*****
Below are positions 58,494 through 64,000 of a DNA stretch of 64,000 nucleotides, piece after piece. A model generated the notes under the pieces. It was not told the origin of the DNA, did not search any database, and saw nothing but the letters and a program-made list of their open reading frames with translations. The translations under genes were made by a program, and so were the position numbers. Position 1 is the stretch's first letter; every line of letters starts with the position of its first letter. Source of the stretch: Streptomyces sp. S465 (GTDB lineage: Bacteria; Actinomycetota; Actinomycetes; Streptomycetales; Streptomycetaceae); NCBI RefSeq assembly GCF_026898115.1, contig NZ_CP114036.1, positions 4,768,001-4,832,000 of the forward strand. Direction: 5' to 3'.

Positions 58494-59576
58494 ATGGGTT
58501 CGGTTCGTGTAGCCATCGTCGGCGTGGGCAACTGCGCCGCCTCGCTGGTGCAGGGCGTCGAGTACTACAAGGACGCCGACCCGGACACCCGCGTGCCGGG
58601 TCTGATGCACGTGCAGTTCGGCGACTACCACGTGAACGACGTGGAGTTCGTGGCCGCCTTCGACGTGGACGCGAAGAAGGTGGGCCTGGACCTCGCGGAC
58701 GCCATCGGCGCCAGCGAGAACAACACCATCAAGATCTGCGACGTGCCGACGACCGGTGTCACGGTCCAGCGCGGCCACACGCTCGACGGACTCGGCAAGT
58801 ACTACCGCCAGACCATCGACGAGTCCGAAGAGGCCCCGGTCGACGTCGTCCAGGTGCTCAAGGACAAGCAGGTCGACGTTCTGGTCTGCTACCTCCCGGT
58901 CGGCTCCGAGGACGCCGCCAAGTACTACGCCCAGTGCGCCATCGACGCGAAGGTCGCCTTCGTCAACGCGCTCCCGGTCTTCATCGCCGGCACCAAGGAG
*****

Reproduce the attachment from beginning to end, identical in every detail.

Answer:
Below are positions 58,494 through 64,000 of a DNA stretch of 64,000 nucleotides, piece after piece. A model generated the notes under the pieces. It was not told the origin of the DNA, did not search any database, and saw nothing but the letters and a program-made list of their open reading frames with translations. The translations under genes were made by a program, and so were the position numbers. Position 1 is the stretch's first letter; every line of letters starts with the position of its first letter. Source of the stretch: Streptomyces sp. S465 (GTDB lineage: Bacteria; Actinomycetota; Actinomycetes; Streptomycetales; Streptomycetaceae); NCBI RefSeq assembly GCF_026898115.1, contig NZ_CP114036.1, positions 4,768,001-4,832,000 of the forward strand. Direction: 5' to 3'.

Positions 58494-59576
58494 ATGGGTT
58501 CGGTTCGTGTAGCCATCGTCGGCGTGGGCAACTGCGCCGCCTCGCTGGTGCAGGGCGTCGAGTACTACAAGGACGCCGACCCGGACACCCGCGTGCCGGG
58601 TCTGATGCACGTGCAGTTCGGCGACTACCACGTGAACGACGTGGAGTTCGTGGCCGCCTTCGACGTGGACGCGAAGAAGGTGGGCCTGGACCTCGCGGAC
58701 GCCATCGGCGCCAGCGAGAACAACACCATCAAGATCTGCGACGTGCCGACGACCGGTGTCACGGTCCAGCGCGGCCACACGCTCGACGGACTCGGCAAGT
58801 ACTACCGCCAGACCATCGACGAGTCCGAAGAGGCCCCGGTCGACGTCGTCCAGGTGCTCAAGGACAAGCAGGTCGACGTTCTGGTCTGCTACCTCCCGGT
58901 CGGCTCCGAGGACGCCGCCAAGTACTACGCCCAGTGCGCCATCGACGCGAAGGTCGCCTTCGTCAACGCGCTCCCGGTCTTCATCGCCGGCACCAAGGAG